A Few Notes on Not So Funnyman


by

Friday, August 27, 2010


A little more on Siegel and Shuster this week. Funnyman—a six-issue series and short-lived newspaper comic, 1947-49, featuring a character who fought villains with pranks and gags—was Superman creators Siegel and Shuster’s last grasp at something all their own. It didn’t go so well. The feature is partially reprinted and extensively written about in Thomas Andrae and Mel Gordon’s recent book Funnyman: The First Jewish Superhero. It’s an odd entry in our current boom, situated less as a comic book of its time and more as an example of Jewish humor and the changing social mores possible for the artistic duo to capitalize on.

That can be a bit problematic because Andrae and Gordon lean heavily on the meaning of the authorship of the feature and of elements of Superman. Is a concept enough to make it “Jewish?” Or is it the creators? As drawn by a young Dick Ayers and who-knows-who-else ghosting for Shuster, it is not drawn in a way that reflects the comedic sensibility of Siegel’s attempted zaniness. And it has none of the more obvious visual ethnic references of, say, Eisner’s immediately post-War Spirit or the bulk of Jack Kirby’s work, both of which, in their frenetic, gnarled forms seem related (if not actually influenced by) Milt Gross and Harry Herschfield. And if it’s not actually drawn by Shuster, the scorned and now liberated (to draw sexy girls in an effort to assert his masculinity — though in fact he didn’t — not until the S&M stuff of the ’50s) Superman creator, then how does that affect the thesis of the book? Similarly, Andrae has Siegel creating Toyman and the Prankster as antecedents to Funnyman‘s brand of humor, but Siegel, in fact, did not create those characters. So… where does that leave us? Beyond the problematic claims for motivation, while Funnyman certainly, as Andrae and Gordon point out, exemplifies an ethnic “hero” and was based on Danny Kaye, he’s not stated as “Jewish,” which leaves a wide open door. I could list ten other heroes whose characteristics could be “Jewish.” Basically the authors are reaching here.

I’m not arguing for only one way of looking at comics, but it seems to me that any scholarship must acknowledge how these things were actually made, and when, and allow that to impact the analysis. Andrae and Gordon sort of forget about the comic itself. What works so well for Tom De Haven when he covers related ground in Our Hero is that he approaches his subject organically — from the inside out. He looks at what really went into making all the comics and TV and movies and analyzes from there, rather than applying a theory and then trying to find evidence for it in the texts and agency in the supposed authors.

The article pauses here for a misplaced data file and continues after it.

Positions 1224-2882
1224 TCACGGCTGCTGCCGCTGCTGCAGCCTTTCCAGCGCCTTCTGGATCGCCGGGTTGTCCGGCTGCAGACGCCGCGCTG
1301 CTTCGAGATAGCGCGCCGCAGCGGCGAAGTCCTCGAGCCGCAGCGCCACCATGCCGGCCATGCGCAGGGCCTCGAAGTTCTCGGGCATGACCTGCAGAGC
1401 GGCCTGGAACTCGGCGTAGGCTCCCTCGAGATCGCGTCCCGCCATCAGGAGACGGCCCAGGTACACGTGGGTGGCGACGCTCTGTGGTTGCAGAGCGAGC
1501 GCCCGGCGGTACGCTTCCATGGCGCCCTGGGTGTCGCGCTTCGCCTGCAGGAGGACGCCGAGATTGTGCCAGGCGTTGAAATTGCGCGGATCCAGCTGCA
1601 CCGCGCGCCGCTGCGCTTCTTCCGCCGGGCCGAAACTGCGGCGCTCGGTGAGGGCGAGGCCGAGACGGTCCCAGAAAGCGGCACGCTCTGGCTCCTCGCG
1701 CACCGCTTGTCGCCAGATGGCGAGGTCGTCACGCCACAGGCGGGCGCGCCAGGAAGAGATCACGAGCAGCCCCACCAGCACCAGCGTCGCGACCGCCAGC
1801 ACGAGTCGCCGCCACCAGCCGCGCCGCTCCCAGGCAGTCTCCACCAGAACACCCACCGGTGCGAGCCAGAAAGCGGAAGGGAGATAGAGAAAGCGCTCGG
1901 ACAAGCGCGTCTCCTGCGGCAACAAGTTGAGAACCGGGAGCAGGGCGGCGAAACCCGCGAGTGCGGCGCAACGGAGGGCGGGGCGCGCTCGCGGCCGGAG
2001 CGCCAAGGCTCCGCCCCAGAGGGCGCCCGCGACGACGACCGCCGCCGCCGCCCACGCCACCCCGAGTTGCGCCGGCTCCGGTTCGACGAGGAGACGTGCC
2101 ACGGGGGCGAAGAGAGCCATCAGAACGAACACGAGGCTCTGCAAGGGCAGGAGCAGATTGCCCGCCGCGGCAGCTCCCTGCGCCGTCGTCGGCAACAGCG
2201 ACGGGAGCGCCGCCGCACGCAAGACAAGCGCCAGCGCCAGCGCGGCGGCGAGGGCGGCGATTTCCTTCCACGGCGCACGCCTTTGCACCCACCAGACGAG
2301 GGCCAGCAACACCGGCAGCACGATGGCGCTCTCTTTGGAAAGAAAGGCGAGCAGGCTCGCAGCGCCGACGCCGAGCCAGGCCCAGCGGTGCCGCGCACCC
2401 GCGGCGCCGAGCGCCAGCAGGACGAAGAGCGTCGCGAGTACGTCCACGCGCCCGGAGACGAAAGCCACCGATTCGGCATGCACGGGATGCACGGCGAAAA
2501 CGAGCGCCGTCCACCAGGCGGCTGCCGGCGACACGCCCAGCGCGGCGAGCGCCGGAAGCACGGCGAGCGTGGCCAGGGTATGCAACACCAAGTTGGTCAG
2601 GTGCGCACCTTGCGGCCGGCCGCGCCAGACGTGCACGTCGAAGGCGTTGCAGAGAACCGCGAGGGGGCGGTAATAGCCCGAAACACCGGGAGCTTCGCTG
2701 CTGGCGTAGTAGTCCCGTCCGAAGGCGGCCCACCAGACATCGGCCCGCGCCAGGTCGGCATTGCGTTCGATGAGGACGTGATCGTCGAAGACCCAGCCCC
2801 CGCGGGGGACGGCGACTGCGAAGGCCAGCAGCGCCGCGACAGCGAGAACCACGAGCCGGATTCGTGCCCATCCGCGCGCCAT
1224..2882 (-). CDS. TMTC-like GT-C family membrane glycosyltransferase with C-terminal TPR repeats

In any case, I don’t want to be too harsh. I don’t love the “hook” of this book. But the reprints are solid and it’s interesting to see the work itself, which is really just average (or below) comic book stuff of the time. A chunk of the book is devoted to a history of Jewish humor, which is OK, but not unique, and there are some good bits of straightforward writing about the Jewish nerd stereotype, the emasculating treatment S&S received from National at the time, and how the changing nature of the Superman character may have impacted Siegel’s concept of Funnyman. So, while not essential, and in some sense a throwback to the earlier mode of comics history (sociology first, facts later) it does rate as an interesting oddity.

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9 Responses to “A Few Notes on Not So Funnyman”
  1. Scott Bukatman says:

    Interesting that he’s based on Danny Kaye, a jewish comic who was de-Semitized by Samuel Goldwyn (in much the same way as, previously, Eddie Cantor had been), turned into a white-bread, middle American figure. The authors seem to be on shakier ground all the time…

  2. Jeet Heer says:

    From what I’ve seen, the copious literature on “Jews and comics” suffers from the same problems Dan identifies with this book. A lot of these books seem half-baked or not very thoroughly researched. Usually they are written by someone who knows something about Jewish American history but not much about comics or conversely knows the comics history but relies on second hand sources for the Jewish history. I understand why this is a rich topic that people what to investigate, but this is a body of literature that needs to be challenged so we can get better work. (I say all this with the proviso that I haven’t read all the books and essays on this topic, so if there is something good out there, I’d like it pointed out to me.)

  3. Jeet Heer says:

    PS. I should add that when Ben Katchor was in Toronto he was rather scathing on the idea that there was any strong connection between Jews and comics. To him, the early comic book guys were plebian louts who knew very little about their ethnic heritage. Interestingly, Katchor was even dismissive of Milt Gross, who he felt just played Yiddish for laughs. He thought that Harry Hershfeld did a better job of conveying everday Jewish life and the daily vigor of Yiddish.

  4. patrick ford says:

    The strong connection is between Jews and comic books. Katchtor is correct the connection is not based on Jewish cultural heritage. Off the top of my head I can’t think of an early comic book creator speaking of his ethnic heritage. Their interests growing up were comic strips, films, books, the street. My impression is many of them saw themselves as poor, not as Jews.
    As pointed out by Gerard Jones in “Men of Tomorrow” DC publishers Jack Liebowitz, and Irwin Donenfeld had connections to, and were even friendly with famous mobsters like “Bugsy” Siegel, and Meyer Lansky.